Sometimes I think we should license economics writers.
Thomas Nagel is a prominent philosopher (author of the provocative and widely anthologized essay What is it Like to be a Bat?) who’s just reviewed Daniel Kahneman’s new (and excellent) book in The New Republic. (Fun fact: When I stepped off an airplane at Heathrow last week, the first thing I saw was a limousine driver holding a sign that said “Daniel Kahneman”. This, incidentally, was my final issue of The New Republic, due to their criminally evil subscription practices — more on that, perhaps, later this week. ) Here is how Nagel describes what he seems to think is orthodox economic theory:
Most choices, and all economic choices, involve some uncertainty about their outcomes, and rational expectations theory, also called expected utility theory, describes a uniform standard for determining the rationality of choices under uncertainty…
The standard seems self-evident: The value of a 50 percent probability of an outcome is half the value the outcome would have if it actually occurred, and in general the value of any choice under uncertainty is dependent on the values of its possible outcomes, multiplied by their probabilities. Rationality in decision consists in making choices on the basis of `expected value’, which means picking the alternative that maximizes the sum of the products of utility and probability for all the possible outcomes. So a 10 percent chance of $1000 is better than a 50% chance of $150, an 80% chance of $100 plus a 20% chance of $10 is better than a 100 percent of $80 and so forth.
AAAAGGGHHH! Even on the Internet, it’s rare to see quite so much ignorance packed into so few words. Where to begin?
First, “rational expectations theory” and “expected utility theory” are not two names for the same thing; they are two names for entirely different things. Rational expectations is a theory of equilibrium (i.e. the outcomes that you get when decision-makers interact); expected utility is a theory of optimization (i.e. the choices made by an individual decision-maker). When Nagel throws around probabilities of 10, 50 or 80 percent, expected utility theory (like Nagel) takes those probabilties as given; rational expectations theory (which has nothing whatsoever to do with anything Nagel is talking about) tries to explain where those probabilities come from.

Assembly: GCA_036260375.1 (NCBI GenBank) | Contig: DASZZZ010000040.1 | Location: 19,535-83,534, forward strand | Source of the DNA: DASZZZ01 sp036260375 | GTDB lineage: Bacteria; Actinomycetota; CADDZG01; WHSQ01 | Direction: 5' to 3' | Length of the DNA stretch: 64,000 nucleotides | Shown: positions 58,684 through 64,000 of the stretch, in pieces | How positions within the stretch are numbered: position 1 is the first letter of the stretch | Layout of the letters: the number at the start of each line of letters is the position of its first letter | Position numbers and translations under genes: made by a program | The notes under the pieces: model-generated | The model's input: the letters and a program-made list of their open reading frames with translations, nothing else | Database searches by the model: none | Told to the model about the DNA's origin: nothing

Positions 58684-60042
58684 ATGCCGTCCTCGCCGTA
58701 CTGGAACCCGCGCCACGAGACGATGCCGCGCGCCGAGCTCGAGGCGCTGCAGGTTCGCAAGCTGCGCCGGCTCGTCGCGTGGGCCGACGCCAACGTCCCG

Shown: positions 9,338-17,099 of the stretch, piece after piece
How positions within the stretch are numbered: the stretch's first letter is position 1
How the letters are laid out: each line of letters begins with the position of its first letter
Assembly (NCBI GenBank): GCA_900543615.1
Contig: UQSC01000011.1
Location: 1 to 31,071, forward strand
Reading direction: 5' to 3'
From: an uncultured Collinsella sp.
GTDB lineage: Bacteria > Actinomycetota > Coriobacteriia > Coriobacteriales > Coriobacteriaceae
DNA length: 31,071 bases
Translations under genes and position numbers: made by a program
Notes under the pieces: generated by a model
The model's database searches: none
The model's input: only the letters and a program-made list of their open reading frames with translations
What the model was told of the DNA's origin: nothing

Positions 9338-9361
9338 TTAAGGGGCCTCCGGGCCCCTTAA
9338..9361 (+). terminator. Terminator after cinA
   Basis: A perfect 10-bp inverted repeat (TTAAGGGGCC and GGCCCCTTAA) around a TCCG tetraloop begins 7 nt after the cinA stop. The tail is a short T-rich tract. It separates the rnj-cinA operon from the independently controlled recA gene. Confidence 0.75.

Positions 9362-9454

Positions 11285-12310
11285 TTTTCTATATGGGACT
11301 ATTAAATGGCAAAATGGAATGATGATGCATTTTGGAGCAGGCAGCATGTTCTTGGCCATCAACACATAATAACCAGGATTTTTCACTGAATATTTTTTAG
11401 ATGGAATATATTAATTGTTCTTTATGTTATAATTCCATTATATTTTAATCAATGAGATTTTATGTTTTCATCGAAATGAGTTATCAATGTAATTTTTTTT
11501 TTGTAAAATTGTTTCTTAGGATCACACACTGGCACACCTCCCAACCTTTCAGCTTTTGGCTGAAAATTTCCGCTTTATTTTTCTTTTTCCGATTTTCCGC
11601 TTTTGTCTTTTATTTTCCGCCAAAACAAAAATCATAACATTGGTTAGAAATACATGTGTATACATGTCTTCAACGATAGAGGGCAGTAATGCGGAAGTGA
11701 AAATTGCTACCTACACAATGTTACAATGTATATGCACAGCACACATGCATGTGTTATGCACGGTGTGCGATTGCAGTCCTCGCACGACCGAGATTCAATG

But far far far more importantly, Nagel’s account of expected utility theory is not just wrong but ridiculously naive. Who is to say that a 10 percent chance of $1000 is better than a 50 percent chance of $150? You might prefer one and your cousin Jeter might prefer the other. Orthodox economics pronounces neither of you irrational.
What Nagel is computing is not an expected utility, but an expected value. You’d have to be an extraordinarily dull observer of human nature to think that people routinely act to maximize expected value, and an extraordinarily dull student of economics to think that economists would ever make such a silly claim.
Indeed, the entire field of finance consists of studying the ways in which people trade off expected value against various measures of risk. To assert that only expected value matters is to assert that the entire field (along with much of the rest of economics) reduces to a triviality, that “risk management” is a pointless activitiy, and that insurance markets don’t exist.
What economists do believe (or act as if they believe) is that people maximize expected utility, which is a different thing altogether. To assess the value of a 50% chance of $100, we multiply 50% times a number called the utility of $100, and we predict that when confronted with multiple choices, they choose the one that maximizes their expected utility. This is a far better theory than Nagel’s bastardized version, for several reasons. First of all, it’s not an assumption; it’s a conclusion. We start with some very simple axioms about human preferences and deduce that people behave so as to maximize expected utility. Second, there’s a vast body of empirical work that’s largely compatible with this theory’s predictions.
One of the most widespread misconceptions among non-economists is that these “utility” numbers represent some subjective measure of well-being. (Because it fosters this misconception, the word “utility” was probably a poor choice from the get-go, but we’re stuck with it.) All the relevant theorem says is that people act as if they assigned a number to each possible outcome (e.g. $100 is assigned a 2, $1000 is assigned a 3, etc) and then act as if their choices were based on these numbers, multiplied by probabilities a la Nagel (so that a 50% chance of $1000 is assigned a 1.5, making it inferior to a sure $100). The numbers, according to the theory, are different for different people, which is why, confronted with identical circumstances, different people make different choices.
(Has Nagel never noticed that when confronted with identical circumstances, different people make different choices? Has he not noticed that his theory predicts otherwise? Or did he think that somehow this phenomenon had somehow gone unnoticed by the entire economics profession?)
Kahneman’s book is a wonderful survey of the ways in which orthodox economic theory can fail. It’s important and surprising work. But if orthodox economic theory looked anything like Nagel’s caricature, then its failure would be no surprise and hardly worth writing about.